The Netherland envoys in England, in their parting advice, most distinctly urged him "to hale authority with the first, to declare himself chief head and governor-general" of the whole country,--for it was a political head that was wanted in order to restore unity of action --not an additional general, where there were already generals in plenty. Sir John Norris, valiant, courageous, experienced--even if not, as Walsingham observed, a "religious soldier," nor learned in anything "but a kind of licentious and corrupt government"--was not likely to require the assistance of the new lieutenant-general in field operations nor could the army be brought into a state of thorough discipline and efficiency by the magic of Leicester's name. The rank and file of the English army--not the commanders-needed strengthening. The soldiers required shoes and stockings, bread and meat, and for these articles there were not the necessary funds, nor would the title of LieutenantGeneral supply the deficiency. The little auxiliary force was, in truth, in a condition most pitiable to behold: it was difficult to say whether the soldiers who had been already for a considerable period in the Netherlands, or those who had been recently levied in the purlieus of London, were in the most unpromising plight. The beggarly state in which Elizabeth had been willing that her troops should go forth to the wars was a sin and a disgrace. Well might her Lieutenant-General say that her "poor subjects were no better than abjects." There were few effective companies remaining of the old force. "There is but a small number of the first bands left," said Sir John Conway, "and those so pitiful and unable ever to serve again, as I leave to speak further of theirs, to avoid grief to your heart. A monstrous fault there hath been somewhere." Leicester took a manful and sagacious course at starting. Those who had no stomach for the fight were ordered to depart. The chaplain gave them sermons; the Lieutenant-General, on St. Stephen's day, made them a "pithy and honourable" oration, and those who had the wish or the means to buy themselves out of the adventure, were allowed to do so: for the Earl was much disgusted with the raw material out of which he was expected to manufacture serviceable troops. Swaggering ruffians from the disreputable haunts of London, cockney apprentices, brokendown tapsters, discarded serving men; the Bardolphs and Pistols, Mouldys, Warts, and the like--more at home in tavern-brawls or in dark lanes than on the battlefield--were not the men to be entrusted with the honour of England at a momentous crisis. He spoke with grief and shame of the worthless character and condition of the English youths sent over to the Netherlands. "Believe me," said he, "you will all repent the cockney kind of bringing up at this day of young men. They be gone hence with shame enough, and too many, that I will warrant, will make as many frays with bludgeons and bucklers as any in London shall do; but such shall never have credit with me again. Our simplest men in show have been our best men, and your gallant blood and ruffian men the worst of all others." Much winnowed, as it was, the small force might in time become more effective; and the Earl spent freely of his own substance to supply the wants of his followers, and to atone for the avarice of his sovereign. The picture painted however by muster-master Digger of the plumed troops that had thus come forth to maintain the honour of England and the cause of liberty, was anything but imposing. None knew better than Digges their squalid and slovenly condition, or was more anxious to effect a reformation therein. "A very wise, stout fellow he is," said the Earl, "and very careful to serve thoroughly her Majesty." Leicester relied much upon his efforts. "There is good hope," said the muster-master,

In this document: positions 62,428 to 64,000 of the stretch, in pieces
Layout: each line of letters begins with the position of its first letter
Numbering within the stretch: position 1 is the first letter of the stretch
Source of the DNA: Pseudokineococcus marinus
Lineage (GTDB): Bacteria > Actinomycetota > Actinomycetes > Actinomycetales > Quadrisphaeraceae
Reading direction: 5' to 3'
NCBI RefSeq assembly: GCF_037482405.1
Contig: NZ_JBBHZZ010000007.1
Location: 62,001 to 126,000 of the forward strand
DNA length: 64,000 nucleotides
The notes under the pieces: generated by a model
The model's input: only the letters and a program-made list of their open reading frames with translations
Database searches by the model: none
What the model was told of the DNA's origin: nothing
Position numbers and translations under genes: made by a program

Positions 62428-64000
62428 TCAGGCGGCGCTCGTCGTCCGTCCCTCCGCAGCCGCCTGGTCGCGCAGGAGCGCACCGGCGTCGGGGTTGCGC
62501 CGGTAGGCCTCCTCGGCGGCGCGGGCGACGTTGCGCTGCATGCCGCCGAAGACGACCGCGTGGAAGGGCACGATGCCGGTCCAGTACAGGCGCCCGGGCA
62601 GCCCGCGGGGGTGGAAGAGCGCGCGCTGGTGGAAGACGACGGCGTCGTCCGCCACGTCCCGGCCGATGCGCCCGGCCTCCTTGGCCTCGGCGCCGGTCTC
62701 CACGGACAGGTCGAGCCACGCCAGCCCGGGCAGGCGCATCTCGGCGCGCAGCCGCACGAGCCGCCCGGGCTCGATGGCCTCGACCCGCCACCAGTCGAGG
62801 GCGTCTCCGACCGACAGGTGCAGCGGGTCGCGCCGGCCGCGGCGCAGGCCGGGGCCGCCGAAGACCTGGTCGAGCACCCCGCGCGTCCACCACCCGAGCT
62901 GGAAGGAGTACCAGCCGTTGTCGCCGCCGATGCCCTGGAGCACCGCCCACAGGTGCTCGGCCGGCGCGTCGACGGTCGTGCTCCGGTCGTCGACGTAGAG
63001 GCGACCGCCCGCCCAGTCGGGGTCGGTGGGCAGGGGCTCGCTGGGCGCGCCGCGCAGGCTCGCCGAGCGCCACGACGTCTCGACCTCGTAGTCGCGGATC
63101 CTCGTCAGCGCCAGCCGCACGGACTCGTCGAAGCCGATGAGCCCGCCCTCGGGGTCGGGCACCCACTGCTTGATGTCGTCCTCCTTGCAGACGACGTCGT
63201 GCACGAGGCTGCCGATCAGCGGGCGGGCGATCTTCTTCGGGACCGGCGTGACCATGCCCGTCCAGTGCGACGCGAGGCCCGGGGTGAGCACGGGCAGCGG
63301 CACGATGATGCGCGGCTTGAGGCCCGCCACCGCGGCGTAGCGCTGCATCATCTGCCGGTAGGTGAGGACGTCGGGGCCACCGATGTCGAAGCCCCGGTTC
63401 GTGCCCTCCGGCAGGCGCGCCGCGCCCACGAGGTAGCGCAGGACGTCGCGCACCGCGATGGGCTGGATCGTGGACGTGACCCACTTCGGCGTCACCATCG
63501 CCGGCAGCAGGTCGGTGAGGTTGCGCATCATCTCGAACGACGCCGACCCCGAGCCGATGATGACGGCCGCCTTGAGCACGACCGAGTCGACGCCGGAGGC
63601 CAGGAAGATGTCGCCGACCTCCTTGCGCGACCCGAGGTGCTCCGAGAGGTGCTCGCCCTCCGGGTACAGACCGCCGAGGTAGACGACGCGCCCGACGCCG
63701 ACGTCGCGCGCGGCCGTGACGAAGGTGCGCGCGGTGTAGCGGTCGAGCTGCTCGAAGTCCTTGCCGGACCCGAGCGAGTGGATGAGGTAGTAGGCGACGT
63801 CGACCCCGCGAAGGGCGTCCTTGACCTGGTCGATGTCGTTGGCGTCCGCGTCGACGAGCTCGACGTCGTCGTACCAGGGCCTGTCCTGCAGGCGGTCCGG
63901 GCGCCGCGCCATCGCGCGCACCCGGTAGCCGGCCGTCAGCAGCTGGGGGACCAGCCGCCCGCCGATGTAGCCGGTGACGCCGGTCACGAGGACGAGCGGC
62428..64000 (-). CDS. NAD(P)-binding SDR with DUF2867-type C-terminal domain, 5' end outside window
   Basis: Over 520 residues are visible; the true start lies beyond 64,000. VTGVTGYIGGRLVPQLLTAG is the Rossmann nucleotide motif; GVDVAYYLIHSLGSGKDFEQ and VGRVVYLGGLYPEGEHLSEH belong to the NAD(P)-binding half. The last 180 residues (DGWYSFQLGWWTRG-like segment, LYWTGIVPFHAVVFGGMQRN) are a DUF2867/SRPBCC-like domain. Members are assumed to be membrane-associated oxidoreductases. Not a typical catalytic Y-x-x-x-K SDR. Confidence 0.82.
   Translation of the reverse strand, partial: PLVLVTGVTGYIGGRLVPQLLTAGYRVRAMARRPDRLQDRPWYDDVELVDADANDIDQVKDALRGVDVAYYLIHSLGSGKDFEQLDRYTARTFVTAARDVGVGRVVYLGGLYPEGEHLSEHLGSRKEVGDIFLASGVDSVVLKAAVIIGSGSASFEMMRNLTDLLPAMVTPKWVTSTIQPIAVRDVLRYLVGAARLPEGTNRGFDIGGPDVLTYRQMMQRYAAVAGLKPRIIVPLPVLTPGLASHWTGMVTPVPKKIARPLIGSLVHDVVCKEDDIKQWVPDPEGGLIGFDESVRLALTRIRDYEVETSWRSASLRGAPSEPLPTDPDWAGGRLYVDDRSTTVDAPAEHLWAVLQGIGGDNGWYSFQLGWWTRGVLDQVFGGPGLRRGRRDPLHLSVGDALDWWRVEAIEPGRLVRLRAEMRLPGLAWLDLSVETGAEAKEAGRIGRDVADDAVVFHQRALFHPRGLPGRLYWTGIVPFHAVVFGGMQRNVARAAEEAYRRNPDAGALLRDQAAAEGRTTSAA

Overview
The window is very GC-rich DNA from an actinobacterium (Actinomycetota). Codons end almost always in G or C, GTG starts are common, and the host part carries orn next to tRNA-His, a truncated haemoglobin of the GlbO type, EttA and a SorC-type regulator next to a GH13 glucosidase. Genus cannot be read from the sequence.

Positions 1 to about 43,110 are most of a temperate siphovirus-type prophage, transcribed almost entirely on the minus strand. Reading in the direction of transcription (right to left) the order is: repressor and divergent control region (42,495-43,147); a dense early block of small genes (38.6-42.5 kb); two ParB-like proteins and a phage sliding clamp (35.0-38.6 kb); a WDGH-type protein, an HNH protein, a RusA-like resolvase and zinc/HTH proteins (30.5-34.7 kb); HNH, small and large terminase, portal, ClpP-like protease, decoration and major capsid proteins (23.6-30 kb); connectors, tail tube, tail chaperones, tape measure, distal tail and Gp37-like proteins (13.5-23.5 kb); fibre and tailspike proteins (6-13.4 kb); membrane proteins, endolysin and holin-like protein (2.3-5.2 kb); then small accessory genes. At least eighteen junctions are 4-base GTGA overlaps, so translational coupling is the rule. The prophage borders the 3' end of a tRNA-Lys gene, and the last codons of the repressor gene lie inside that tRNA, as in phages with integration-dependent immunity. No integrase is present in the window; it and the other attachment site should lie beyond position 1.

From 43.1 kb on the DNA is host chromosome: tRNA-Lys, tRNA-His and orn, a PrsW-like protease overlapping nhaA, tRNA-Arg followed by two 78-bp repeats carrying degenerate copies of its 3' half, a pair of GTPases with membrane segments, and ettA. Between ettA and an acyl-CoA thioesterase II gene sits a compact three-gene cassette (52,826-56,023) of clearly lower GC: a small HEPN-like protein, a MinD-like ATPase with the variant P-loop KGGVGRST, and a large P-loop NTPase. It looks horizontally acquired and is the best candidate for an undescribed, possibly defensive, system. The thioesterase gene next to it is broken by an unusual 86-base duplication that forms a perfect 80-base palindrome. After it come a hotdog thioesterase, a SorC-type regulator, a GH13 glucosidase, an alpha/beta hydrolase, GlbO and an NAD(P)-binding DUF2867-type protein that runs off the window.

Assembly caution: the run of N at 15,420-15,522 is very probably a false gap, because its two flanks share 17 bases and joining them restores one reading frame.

"that his excellency will shortly establish such good order for the government and training of our nation, that these weak, bad-furnished, ill-armed, and worse-trained bands, thus rawly left unto him, shall within a few months prove as well armed, trained, complete, gallant companies as shall be found elsewhere in Europe." The damage they were likely to inflict upon the enemy seemed very problematical, until they should have been improved by some wholesome ball-practice. "They are so unskilful," said Digger, "that if they should be carried to the field no better trained than yet they are, they would prove much more dangerous to their own leaders and companies than any ways serviceable on their enemies. The hard and miserable estate of the soldiers generally, excepting officers, hath been such, as by the confessions of the captains themselves, they have been offered by many of their soldiers thirty and forty pounds a piece to be dismissed and sent away; whereby I doubt not the flower of the pressed English bands are gone, and the remnant supplied with such paddy persons as commonly, in voluntary procurements, men are glad to accept." Even after the expiration of four months the condition of the paddy persons continued most destitute. The English soldiers became mere barefoot starving beggars in the streets, as had never been the case in the worst of times, when the States were their paymasters. The little money brought from the treasury by the Earl, and the large sums which he had contributed out of his own pocket, had been spent in settling, and not fully settling, old scores. "Let me entreat you," wrote Leicester to Walsingham, "to be a mean to her Majesty, that the poor soldiers be not beaten for my sake. There came no penny of treasure over since my coming hither. That which then came was most part due before it came. There is much still due. They cannot get a penny, their credit is spent, they perish for want of victuals and clothing in great numbers. The whole are ready to mutiny. They cannot be gotten out to service, because they cannot discharge the debts they owe in the places where they are. I have let of my own more than I may spare."--"There was no soldier yet able to buy himself a pair of hose," said the Earl again, "and it is too, too great shame to see how they go, and it kills their hearts to show themselves among men." There was no one to dispute the Earl's claims. The Nassau family was desperately poor, and its chief, young Maurice, although he had been elected stadholder of Holland and Zeeland, had every disposition--as Sir Philip upon his arrival in Flushing immediately informed his uncle--to submit to the authority of the new governor. Louisa de Coligny, widow of William the Silent, was most anxious for the English alliance, through which alone she believed that the fallen fortunes of the family could be raised. It was thus only, she thought, that the vengeance for which she thirsted upon the murderers of her father and her husband could be obtained. "We see now," she wrote to Walsingham, in a fiercer strain than would seem to comport with so gentle a nature--deeply wronged as the daughter of Coligny and the wife of Orange had been by Papists--"we see now the effects of our God's promises. He knows when it pleases Him to avenge the blood of His own; and I confess that I feel most keenly the joy which is shared in by the whole Church of God. There is none that has received more wrong from these murderers than I have done, and I esteem myself happy in the midst of my miseries that God has permitted me to see some vengeance. These beginings make me hope that I shall see yet more, which will be not less useful to the good, both in your country and in these isles."